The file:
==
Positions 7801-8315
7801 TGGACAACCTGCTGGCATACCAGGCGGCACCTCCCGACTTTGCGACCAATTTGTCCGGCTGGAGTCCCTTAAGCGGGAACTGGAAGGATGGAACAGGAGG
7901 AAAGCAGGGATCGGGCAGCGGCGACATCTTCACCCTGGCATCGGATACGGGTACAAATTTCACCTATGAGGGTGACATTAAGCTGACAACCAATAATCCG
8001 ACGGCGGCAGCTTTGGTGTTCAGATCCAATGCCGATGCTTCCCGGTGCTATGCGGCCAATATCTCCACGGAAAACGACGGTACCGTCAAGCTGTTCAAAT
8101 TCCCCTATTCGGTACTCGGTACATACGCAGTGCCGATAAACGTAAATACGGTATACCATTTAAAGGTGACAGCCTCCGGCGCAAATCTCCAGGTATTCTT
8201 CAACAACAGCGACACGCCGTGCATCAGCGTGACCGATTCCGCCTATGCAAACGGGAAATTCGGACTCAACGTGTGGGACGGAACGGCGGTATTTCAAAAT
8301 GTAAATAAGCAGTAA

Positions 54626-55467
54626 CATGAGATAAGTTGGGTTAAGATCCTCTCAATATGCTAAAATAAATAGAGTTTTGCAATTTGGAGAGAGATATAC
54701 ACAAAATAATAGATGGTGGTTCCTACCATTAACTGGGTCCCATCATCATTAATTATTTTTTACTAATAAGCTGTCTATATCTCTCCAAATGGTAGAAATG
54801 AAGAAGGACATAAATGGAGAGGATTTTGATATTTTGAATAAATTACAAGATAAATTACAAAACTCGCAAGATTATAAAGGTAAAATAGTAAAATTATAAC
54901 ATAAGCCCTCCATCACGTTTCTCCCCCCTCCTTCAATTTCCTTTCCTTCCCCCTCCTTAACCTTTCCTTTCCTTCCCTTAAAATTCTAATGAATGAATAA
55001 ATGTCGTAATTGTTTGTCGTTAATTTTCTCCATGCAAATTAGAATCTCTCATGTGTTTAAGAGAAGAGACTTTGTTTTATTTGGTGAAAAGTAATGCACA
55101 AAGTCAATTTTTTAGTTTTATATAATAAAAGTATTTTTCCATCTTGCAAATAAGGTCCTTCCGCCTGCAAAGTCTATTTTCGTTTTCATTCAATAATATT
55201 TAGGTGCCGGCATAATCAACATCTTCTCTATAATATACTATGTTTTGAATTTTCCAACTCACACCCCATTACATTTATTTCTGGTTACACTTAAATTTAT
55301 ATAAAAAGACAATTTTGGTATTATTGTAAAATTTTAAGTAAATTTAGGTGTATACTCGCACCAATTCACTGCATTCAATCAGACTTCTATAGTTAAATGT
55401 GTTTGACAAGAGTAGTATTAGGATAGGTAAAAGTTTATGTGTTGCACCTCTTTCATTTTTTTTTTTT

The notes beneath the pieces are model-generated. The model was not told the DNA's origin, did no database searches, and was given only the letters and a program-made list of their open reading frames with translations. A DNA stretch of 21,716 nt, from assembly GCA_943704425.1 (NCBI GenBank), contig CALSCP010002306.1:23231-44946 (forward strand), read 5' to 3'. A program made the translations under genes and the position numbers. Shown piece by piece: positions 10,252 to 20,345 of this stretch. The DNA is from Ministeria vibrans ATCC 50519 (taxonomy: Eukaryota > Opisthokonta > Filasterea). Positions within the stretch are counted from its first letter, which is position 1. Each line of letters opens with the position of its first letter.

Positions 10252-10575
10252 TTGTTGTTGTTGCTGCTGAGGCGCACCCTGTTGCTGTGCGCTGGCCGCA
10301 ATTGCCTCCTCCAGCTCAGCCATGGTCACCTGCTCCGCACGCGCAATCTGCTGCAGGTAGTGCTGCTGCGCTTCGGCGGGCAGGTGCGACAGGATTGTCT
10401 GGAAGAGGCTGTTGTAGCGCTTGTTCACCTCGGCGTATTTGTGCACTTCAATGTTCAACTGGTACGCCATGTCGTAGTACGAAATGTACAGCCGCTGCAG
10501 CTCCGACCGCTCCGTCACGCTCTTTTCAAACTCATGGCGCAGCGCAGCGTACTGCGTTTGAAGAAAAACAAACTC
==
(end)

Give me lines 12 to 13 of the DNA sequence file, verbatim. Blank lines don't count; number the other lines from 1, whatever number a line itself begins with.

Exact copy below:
54901 ATAAGCCCTCCATCACGTTTCTCCCCCCTCCTTCAATTTCCTTTCCTTCCCCCTCCTTAACCTTTCCTTTCCTTCCCTTAAAATTCTAATGAATGAATAA
55001 ATGTCGTAATTGTTTGTCGTTAATTTTCTCCATGCAAATTAGAATCTCTCATGTGTTTAAGAGAAGAGACTTTGTTTTATTTGGTGAAAAGTAATGCACA